Gordana Kuč Gordana Kuč

Gordana Kuč’s Stardust - Petar Ćuković

Discussing the character of the traditional Montenegrin socio-cultural space in a now rather old text, written nearly two decades ago for the catalogue of the well-known 1989 Yugoslav Documenta exhibition in Sarajevo, I said that this “hard” space was distinguished by the public dominance of the “male” element, or, put another (probably more precise) way, by the suppression of the “female”. I believed at the time that the slow, but certain urbanisation and its immanent subjectivisation of this space would surely develop parallelly with the liberation and discovery of this “soft” energy of the world, which, of course, will significantly contribute to changes in the character of the local culture. And, indeed, the last two decades saw a veritable wave of “female” energy, in all its various manifestations, which, of course, transcend current “gender” disputes, and especially the particularisms of the so-called feminist movements and practices; it was as if this polymorphous and universal energy flooded our culture, as if the “lances, sabres, maces and rifles”, the pentametric narrative pathos and pretentious cosmic metaphysics which are eminent signs of the local phallic phantasms, were constantly in retreat before the spidery threads and webs, before the lace, silk and milk which, then and now, webbed over or spilled into our new, urban cultural spaces.


This complex and evidently unstoppable process of rehabilitation of the “female” element in a traditionally male space certainly has deep sociological, cultural and psychological causes. What is most valuable in it, however, is that it can also be understood as a form of deconstruction of the dominant cultural paradigm of this space, as a local variant of the globally current modes of expression and trends, or, rather, as their parallel, broadly speaking, with all the inevitable specific characteristics which such a process entails in the scope of local events. Having mentioned global processes, it should be pointed out that this local “deconstruction” is actually taking place in a general atmosphere of widespread resignation, as a kind of “zero point” which culture and its unsurveyable artistic languages have reached in the twilight of a controversial, exciting, turbulent and unfortunate century, a century which saw the rise of great hopes and an equally great and tragic fall. This “zero point”, this unsurveyability and “indifference” seem to be sharply depicted by the rhetorical question posed at the beginning of a lecture in the mid-1990s in Vršac by the well-known art historian Dr. László Beke, at that time director of Budapest’s famous Muýcsarnok art venue. Starting off his lecture, Dr Beke asked: “Who needs art nowadays, anyway? Who is interested in art nowadays?” Of course, in the answers to these emblematic questions by a well-versed art historian at the end of a tired century, he sketched the elementary dialogic function of art, primarily regarding the basic “subject-to-subject” relationship, i.e., intersubjectivity, and only then the culture-to-culture relationship, as the essential justification of the purpose of art’s existence even in such a chaotic and unsurveyable time as the end of the century and the alleged “end of history”, or in the fog-bound, unclear paths of the “new millennium”.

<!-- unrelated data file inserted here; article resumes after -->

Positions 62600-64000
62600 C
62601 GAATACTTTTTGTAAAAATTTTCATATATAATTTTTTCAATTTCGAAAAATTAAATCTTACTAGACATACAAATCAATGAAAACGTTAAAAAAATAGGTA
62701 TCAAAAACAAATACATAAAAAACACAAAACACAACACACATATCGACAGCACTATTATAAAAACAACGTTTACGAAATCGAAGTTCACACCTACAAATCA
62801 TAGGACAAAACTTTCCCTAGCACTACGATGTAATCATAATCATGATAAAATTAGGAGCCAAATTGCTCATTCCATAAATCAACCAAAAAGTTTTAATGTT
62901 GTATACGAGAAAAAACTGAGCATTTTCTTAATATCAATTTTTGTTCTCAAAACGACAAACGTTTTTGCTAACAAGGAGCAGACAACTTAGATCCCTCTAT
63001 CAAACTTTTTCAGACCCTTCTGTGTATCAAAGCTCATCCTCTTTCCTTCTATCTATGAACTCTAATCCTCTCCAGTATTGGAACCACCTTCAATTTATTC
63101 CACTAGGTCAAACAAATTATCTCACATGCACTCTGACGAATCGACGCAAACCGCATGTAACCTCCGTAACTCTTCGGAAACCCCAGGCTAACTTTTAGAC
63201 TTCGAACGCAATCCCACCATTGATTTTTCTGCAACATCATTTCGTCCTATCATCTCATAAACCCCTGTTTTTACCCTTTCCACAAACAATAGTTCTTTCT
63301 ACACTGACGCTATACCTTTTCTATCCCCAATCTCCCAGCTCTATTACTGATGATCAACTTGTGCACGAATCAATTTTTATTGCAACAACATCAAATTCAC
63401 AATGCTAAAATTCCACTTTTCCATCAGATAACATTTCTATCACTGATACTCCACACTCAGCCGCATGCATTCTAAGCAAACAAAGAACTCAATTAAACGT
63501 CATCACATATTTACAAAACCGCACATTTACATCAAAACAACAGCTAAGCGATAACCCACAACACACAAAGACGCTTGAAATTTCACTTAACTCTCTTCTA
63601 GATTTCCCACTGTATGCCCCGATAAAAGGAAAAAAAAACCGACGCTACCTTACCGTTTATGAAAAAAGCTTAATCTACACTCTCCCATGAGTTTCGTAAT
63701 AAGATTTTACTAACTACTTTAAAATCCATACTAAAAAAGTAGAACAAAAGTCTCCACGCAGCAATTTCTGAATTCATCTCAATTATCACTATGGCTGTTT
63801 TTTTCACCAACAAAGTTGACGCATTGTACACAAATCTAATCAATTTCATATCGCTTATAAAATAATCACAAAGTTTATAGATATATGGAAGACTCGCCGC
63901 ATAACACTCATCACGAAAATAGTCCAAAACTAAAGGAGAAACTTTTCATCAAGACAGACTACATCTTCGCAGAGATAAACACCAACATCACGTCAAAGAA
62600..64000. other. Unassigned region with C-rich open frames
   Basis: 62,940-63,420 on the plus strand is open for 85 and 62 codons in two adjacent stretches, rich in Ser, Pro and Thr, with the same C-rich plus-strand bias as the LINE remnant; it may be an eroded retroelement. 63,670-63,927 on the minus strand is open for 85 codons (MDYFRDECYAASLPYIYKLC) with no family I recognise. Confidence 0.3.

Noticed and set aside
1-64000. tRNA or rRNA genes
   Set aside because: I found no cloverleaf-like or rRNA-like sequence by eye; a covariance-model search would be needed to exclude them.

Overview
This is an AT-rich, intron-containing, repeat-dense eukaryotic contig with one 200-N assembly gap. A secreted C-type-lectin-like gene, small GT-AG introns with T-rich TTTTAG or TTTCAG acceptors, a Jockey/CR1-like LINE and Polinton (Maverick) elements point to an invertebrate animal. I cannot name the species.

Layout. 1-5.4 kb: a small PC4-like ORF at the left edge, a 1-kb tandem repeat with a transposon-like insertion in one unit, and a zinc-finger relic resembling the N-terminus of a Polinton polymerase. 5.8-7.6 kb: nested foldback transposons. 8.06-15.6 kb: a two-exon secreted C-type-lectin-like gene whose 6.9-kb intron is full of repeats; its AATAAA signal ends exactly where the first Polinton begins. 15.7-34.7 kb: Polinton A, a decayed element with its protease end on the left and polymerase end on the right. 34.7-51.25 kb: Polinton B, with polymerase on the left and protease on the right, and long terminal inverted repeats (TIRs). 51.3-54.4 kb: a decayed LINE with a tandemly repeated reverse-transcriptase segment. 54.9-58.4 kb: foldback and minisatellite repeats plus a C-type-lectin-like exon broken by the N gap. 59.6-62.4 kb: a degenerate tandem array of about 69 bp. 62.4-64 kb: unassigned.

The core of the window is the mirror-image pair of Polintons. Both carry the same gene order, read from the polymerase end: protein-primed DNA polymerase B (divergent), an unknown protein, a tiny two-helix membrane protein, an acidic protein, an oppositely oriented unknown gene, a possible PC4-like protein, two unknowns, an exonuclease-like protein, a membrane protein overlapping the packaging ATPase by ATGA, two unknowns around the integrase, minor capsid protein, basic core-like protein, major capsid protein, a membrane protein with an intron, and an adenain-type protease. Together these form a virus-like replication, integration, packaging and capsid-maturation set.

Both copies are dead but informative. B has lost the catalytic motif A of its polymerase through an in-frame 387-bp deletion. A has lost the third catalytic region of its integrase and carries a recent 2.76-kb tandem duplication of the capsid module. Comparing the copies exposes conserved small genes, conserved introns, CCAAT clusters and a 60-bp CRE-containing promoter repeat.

It is precisely this elementary intersubjective relationship as the basic repository of the meaning of artistic endeavour today that represents an important point of contact between the global situation in current art and the most thematically interesting of its local manifestations, regardless of the fact that the socio-cultural contexts of the global and local level differ significantly.


Therefore, in our circumstances, the growth and strengthening of fragile subjectivity can be read as an increased, albeit belated, rise in urban sensibility, and particularly as the “natural state” (or source) from which our “women’s writing” also draws its energy today. Because the city is not only the obligatory site of “alienation” and the impossibility of the subject to realise itself, as often recorded by that sociology which finds its inspiration at the surface of Marx’s thought; it is precisely the city which is the place in which the subject articulates a mycelic map of its “new itineraries”.


In the wave of younger authors who have marked out and who keep marking out these “new itineraries” in our modern artistic scene Gordana Kuč occupies an important place. Far from “madding crowd”, far from society’s “glamour”, the spotlights, microphones and rolling cameras, with no wish to conquer “honours” and public “recognition”, with an elegance which always accompanies those who, with the greatest caution and questioning, turn their work, their intimate depths, to others for viewing, this artist has carefully chosen the time, place and environment for her public appearances.